Abbas Haniyeh 224.88.
(photo credit: AP [file])
The European Union would support Palestinian Authority President Mahmoud Abbas if he reconciled with Hamas, according to Christina Gallach, spokeswoman for EU Foreign Policy Chief Javier Solana.
Speaking to visiting Israeli reporters in Brussels on Thursday, she said the EU, nonetheless, still held firm to its policy not to recognize Hamas until it recognizes Israel.
Gallach said it was up to Abbas to find a way to handle Hamas. "What we tell him [Abbas] is that he is the one we recognize, the one we support," she said. "We work very well with him and [PA] Prime Minister Salaam Fayad."
In the past, Gallach said, the EU found a way to move forward with Fatah when it sat in a government with Hamas, dealing solely with Abbas and some of his Fatah ministers.
Her statements came in response to media reports of possible talks between Hamas and Fatah just one month before the US-sponsored Middle East meeting expected to be held in Annapolis on the Israeli-Palestinian peace process.
"We tell [Abbas] he has to do what he thinks is right," Gallach said. "On this issue, we will not take the lead."
Hamas Prime Minister Ismail Haniyeh said Wednesday night that Hamas would be willing to hold talks with Fatah and hinted it would consider ceding control of the Gaza Strip, Al Jazeera reported.
"There is a serious improvement in Palestinian dialogue, and we have agreed to hold talks with Fatah in one of the Arab capitals," Haniyeh reportedly said.
He reportedly said the Hamas administration in Gaza was "temporary," adding that dialogue with Fatah would be established following Ramadan.
Nabil Amr, a senior Fatah official and key adviser to Abbas, on Thursday strongly denied reports about secret talks between his faction and Hamas. He said Fatah would not talk to Hamas unless the Islamist movement relinquished control over the Gaza Strip.
"Hamas is a terror organization, and any connection of any type whatsoever to Hamas will not bring peace - not to Israel and not to the Palestinians," a Foreign Ministry official told The Jerusalem Post Thursday.
Meanwhile, a bipartisan group of former senior US officials and congressmen pushed for dialogue with Hamas ahead of the Annapolis peace conference.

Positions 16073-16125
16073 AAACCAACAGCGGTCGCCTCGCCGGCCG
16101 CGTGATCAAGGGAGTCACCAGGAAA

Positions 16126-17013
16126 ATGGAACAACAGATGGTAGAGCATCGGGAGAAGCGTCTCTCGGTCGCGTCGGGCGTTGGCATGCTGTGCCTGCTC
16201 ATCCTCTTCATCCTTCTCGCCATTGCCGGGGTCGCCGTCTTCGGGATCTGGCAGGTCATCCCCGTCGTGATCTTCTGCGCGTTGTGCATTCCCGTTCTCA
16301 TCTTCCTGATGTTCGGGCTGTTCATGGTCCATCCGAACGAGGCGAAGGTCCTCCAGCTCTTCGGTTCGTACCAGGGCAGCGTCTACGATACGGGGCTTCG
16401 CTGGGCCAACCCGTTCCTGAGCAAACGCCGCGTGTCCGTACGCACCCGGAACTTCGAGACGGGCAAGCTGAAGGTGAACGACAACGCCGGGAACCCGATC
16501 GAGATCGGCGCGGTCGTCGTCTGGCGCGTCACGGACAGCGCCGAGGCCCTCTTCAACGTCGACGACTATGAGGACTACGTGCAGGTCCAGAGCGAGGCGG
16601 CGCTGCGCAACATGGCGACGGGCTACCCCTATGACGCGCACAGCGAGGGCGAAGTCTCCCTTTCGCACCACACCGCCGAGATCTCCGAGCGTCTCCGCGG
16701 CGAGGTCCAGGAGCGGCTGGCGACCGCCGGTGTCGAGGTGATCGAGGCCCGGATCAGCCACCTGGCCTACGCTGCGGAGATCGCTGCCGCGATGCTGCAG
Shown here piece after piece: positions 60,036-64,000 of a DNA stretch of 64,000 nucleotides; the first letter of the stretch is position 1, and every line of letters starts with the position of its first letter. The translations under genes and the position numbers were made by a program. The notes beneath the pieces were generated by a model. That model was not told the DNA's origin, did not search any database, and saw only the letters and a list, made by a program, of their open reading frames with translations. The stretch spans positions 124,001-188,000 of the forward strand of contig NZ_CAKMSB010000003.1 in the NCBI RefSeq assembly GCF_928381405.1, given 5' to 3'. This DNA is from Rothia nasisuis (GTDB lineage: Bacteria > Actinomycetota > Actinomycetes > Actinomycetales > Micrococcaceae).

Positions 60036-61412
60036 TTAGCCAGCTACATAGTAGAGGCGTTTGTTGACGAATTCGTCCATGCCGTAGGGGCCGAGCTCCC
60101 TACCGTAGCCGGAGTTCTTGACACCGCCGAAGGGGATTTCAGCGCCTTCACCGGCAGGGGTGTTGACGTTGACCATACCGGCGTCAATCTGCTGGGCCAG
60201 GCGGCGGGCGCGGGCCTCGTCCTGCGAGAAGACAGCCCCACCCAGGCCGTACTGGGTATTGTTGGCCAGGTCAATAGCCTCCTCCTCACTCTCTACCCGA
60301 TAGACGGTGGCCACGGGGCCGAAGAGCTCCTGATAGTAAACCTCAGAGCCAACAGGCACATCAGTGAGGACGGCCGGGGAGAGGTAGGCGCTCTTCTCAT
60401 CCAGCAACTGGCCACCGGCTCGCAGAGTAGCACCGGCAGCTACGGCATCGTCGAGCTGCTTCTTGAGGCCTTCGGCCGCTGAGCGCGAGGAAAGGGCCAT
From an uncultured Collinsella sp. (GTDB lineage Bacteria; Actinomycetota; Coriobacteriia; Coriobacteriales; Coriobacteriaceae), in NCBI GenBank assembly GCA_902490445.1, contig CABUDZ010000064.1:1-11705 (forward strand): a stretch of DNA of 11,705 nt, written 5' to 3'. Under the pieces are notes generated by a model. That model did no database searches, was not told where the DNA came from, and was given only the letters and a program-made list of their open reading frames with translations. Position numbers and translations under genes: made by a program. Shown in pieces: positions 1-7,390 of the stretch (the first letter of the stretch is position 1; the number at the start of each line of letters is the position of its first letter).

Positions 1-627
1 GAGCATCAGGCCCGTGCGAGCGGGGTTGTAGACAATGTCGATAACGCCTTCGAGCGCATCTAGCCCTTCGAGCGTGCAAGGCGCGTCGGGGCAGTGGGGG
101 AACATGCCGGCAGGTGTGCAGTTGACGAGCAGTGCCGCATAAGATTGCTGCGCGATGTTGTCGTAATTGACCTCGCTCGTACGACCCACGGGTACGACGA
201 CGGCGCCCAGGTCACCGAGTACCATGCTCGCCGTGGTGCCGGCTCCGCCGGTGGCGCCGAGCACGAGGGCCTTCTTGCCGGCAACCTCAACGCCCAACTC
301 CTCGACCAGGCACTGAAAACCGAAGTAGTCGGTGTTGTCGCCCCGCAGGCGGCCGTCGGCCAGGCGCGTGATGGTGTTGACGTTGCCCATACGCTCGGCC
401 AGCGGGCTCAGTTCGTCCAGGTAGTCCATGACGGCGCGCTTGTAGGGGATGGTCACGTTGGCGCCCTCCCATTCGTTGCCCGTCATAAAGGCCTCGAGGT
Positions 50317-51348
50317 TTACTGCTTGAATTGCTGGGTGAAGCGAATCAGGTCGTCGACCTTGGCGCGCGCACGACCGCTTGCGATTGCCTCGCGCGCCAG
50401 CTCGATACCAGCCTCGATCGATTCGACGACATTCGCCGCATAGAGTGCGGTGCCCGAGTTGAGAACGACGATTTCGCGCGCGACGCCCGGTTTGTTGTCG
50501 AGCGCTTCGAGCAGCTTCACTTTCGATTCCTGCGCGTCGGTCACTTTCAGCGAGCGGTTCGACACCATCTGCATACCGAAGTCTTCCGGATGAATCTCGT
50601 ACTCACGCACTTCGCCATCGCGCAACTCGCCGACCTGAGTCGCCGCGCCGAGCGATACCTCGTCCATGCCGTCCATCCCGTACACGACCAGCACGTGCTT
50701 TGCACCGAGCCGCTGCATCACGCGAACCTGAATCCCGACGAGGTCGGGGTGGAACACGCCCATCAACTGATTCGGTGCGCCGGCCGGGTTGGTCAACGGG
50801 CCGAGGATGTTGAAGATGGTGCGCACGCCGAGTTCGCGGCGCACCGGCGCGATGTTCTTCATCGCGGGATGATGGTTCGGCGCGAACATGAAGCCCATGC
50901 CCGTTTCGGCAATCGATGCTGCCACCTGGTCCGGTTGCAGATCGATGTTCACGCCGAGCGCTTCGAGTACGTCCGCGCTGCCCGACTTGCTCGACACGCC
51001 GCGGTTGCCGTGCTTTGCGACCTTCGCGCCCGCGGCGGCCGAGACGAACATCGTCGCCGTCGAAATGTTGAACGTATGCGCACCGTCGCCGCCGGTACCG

"We believe that a genuine dialogue with the organization is far preferable to its isolation; it could be conducted, for example, by the UN and Quartet Middle East envoys," they wrote in a letter to the Bush administration published Wednesday. "If Syria or Hamas are ostracized, prospects that they will play a spoiler role increase dramatically."
The signatories included former George H.W. Bush administration national security adviser Brent Scowcroft, former Carter administration national security adviser Zbigniew Brzezinski and former Federal Reserve chairman Paul Volcker.
The letter praised the invitation extended to Syria and called for the conference to launch Israeli-Syrian talks.
US State Department spokesman Sean McCormack said Wednesday the administration would review the letter, one of several offering guidance from former officials.
"If it's a serious letter with serious suggestions from serious people, of course we're going to take a look at it," he said. "If there are some good ideas out there that we can feed into the process, absolutely we'll take them into account."
At the Thursday press conference, Gallach said she was hopeful the conference would yield results. Among those representing the EU at the conference will be Solana and EU Commissioner for External Relations Benita Ferrero Waldner.
The EU Parliament on Thursday said it hoped the conference would "contribute to a just and lasting peace" between Israel and the Palestinians. But it took Israel to task for the closure of the Gaza crossings since the Hamas takeover in June. It passed a resolution that called on Israel to "lift the blockade of the Gaza Strip."
In response to recent threats that Israel would cut off fuel and electricity to Gaza should the rocket attacks continue, the parliament also called on Israel to guarantee the continued flow of these utilities.
Since June, the main commercial crossing at Karni has been closed. Instead, humanitarian aid, food and medicine have gone into Gaza through alternative crossings at Sufa and Kerem Shalom. The pedestrian passageway from Gaza into Egypt at Rafah has been closed, and the EU monitoring mission there has suspended its operations.
"It is difficult for Israel to open the passage [at Rafah] given the current circumstances," Gallach said. "We should be realistic; we do not think this is an issue that will be solved immediately."
She said the EU remained committed to the people in Gaza, adding, "They have a right to all the support we can give them."
Gallach said the EU had not called off its border mission at Rafah because "we think this is the clearest message to the Palestinian people" of the EU's continued support.
Hilary Leila Krieger and Khaled Abu Toameh contributed to this report.